Thurles Drama Group coasted through to the RTÉ All-Ireland Drama Festival with four wins on the qualifying circuit but their production of Arthur Miller’s A View From the Bridge may have peaked too soon.
The play is set in 1950s Brooklyn, where proud Italian-American Eddie Carbone is hopelessly devoted to his live-in niece, Catherine. When her head is turned by a new arrival from the old country, Eddie is consumed with jealousy and the scene is set for a tragedy of Greek proportions.
The adjudicator, Russell Boyce pointed out that the play is full of big emotional moments and he felt that director Margaret McCormack handled these very well. He also thought that she worked well from a technical perspective, admiring the way she grouped the actors and moved them around the stage.
Boyce went on to describe this play as Greek tragedy wrapped up in naturalism, and while he felt the director managed the tragic elements of the play terribly well, he thought that some of the naturalism was missing.
The adjudicator found the cast to be very secure in their dialogue, but thought them a little too secure at times – he would have liked to hear more pauses to make the lines sound a little more natural and not quite so prepared. However, he thought the actors’ accents were very good in general, and admired Martin Fitzgerald’s gravitas in the role of immigrant lawyer Alfieri as well as the freshness and youthfulness of Catríona O’Mahony’s Catherine.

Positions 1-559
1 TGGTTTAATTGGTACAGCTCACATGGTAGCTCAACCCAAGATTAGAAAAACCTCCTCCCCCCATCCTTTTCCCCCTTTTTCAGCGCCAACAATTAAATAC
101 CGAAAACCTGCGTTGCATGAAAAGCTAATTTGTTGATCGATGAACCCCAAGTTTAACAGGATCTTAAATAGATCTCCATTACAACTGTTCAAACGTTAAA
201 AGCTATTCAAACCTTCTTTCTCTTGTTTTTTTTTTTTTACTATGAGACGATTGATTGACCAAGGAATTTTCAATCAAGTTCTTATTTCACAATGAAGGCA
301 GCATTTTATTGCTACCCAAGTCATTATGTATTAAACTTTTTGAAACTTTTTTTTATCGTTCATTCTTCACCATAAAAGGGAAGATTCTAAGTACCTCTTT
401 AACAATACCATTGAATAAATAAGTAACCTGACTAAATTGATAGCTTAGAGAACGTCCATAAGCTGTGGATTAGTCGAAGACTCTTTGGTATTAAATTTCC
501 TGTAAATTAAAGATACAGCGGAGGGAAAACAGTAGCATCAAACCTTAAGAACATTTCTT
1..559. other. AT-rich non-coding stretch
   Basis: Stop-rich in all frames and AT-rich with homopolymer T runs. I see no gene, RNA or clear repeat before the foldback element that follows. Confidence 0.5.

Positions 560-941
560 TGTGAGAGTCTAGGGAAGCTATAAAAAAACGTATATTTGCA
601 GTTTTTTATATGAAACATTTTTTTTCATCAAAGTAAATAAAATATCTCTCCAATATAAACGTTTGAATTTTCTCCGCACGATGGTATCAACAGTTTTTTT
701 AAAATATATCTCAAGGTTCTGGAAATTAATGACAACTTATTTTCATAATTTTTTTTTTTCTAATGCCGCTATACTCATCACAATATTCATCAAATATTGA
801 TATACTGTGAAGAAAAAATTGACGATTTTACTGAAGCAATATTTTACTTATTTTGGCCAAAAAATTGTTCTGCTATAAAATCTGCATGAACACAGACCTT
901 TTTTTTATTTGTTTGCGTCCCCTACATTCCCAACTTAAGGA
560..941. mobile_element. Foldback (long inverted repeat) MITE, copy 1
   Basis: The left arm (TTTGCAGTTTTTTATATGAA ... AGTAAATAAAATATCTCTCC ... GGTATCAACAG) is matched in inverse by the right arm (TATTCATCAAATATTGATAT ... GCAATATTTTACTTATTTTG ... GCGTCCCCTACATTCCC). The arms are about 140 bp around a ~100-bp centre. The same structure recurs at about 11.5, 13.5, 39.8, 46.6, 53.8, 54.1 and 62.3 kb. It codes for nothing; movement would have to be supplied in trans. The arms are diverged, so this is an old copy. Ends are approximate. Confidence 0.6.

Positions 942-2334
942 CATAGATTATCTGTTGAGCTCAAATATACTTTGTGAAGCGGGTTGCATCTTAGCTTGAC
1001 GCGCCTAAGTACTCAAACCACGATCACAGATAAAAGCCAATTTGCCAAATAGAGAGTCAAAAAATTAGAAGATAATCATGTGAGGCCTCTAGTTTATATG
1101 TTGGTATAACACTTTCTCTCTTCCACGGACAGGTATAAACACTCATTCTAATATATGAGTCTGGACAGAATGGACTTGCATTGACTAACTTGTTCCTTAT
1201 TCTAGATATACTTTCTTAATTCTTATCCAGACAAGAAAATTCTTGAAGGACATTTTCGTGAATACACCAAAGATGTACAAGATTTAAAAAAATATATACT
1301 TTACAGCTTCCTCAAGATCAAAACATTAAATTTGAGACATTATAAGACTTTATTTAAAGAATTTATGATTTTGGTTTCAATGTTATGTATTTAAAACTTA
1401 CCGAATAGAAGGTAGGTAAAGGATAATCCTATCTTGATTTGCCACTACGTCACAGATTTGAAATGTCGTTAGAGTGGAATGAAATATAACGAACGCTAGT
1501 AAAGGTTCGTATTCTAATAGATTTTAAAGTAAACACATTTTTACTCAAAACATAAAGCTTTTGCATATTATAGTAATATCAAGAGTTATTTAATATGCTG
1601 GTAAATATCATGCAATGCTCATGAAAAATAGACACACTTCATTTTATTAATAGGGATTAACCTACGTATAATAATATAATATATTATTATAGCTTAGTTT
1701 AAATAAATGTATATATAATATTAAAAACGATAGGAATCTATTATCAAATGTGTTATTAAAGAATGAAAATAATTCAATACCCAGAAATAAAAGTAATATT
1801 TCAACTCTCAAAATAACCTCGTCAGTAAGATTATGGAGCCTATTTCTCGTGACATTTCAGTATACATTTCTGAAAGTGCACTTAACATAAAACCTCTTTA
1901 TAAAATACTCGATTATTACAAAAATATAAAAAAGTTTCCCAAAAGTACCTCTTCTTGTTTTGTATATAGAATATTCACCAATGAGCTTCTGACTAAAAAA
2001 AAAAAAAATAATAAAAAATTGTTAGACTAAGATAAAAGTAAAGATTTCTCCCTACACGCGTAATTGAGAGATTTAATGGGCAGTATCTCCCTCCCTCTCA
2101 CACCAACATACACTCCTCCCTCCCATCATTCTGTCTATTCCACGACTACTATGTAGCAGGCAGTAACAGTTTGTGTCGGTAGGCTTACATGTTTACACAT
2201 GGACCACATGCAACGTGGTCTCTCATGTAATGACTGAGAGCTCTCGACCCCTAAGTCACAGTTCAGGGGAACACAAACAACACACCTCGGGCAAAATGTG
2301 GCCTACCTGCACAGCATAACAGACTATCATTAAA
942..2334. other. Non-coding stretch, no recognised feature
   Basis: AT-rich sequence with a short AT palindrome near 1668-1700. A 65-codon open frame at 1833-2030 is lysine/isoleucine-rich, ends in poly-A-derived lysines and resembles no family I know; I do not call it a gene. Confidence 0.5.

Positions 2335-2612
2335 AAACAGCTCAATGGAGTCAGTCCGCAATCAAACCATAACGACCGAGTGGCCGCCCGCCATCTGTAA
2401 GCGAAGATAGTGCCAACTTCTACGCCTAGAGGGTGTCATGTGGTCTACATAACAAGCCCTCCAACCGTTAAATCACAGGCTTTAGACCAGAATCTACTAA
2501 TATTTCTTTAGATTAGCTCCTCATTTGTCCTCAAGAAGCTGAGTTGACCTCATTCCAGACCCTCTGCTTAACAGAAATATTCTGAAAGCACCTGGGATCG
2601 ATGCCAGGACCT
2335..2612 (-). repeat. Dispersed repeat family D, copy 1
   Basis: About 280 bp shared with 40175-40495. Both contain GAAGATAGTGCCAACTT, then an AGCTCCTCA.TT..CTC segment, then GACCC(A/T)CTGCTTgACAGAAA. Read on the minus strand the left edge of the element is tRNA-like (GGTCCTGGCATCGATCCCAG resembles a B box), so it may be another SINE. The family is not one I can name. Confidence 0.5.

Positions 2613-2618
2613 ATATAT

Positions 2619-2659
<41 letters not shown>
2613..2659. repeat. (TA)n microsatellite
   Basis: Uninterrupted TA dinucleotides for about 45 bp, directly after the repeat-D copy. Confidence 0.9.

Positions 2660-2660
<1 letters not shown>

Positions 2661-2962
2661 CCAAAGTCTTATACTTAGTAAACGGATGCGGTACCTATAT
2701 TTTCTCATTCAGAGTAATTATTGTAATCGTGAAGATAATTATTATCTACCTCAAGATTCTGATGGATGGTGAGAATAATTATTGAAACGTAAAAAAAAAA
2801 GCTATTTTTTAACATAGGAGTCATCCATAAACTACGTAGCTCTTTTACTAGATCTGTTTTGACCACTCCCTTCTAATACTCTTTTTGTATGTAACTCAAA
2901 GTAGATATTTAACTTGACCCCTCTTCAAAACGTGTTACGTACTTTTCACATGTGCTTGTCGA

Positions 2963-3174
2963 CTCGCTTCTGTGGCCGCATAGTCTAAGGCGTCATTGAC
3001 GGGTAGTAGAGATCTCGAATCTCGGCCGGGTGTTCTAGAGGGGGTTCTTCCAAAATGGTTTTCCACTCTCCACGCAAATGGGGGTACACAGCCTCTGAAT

Boyce said that David McElgunn managed to turn on the emotion required for the difficult part of Eddie Carbone, and while he thought the actor wasn’t always as vocally clear or physically dominant as he could have been, he got the essence of the man.
Having said that this play always presents staging problems, the adjudicator noted that the director and set designer (Anne O’Dwyer) had cleverly used the stage to incorporate all the elements demanded by the script but still leave ample space for the main acting area. He also liked the feel of reality and the period detail in the set, and while he thought that the edges of the acting areas were slightly underlit at times, he found the lighting to be good overall.
Boyce concluded his comments by saying that the cast and director staged a very professional performance of a difficult play, but imagined that it had been better on other occasions.
The festival continues with another American classic tonight, when Bradán Players from Leixlip, Co. Kildare perform Edward Albee’s Who’s Afraid of Virginia Woolf?
By Karina Buckley
For more information on the Drama Festival, click here.
The Thurles Drama Group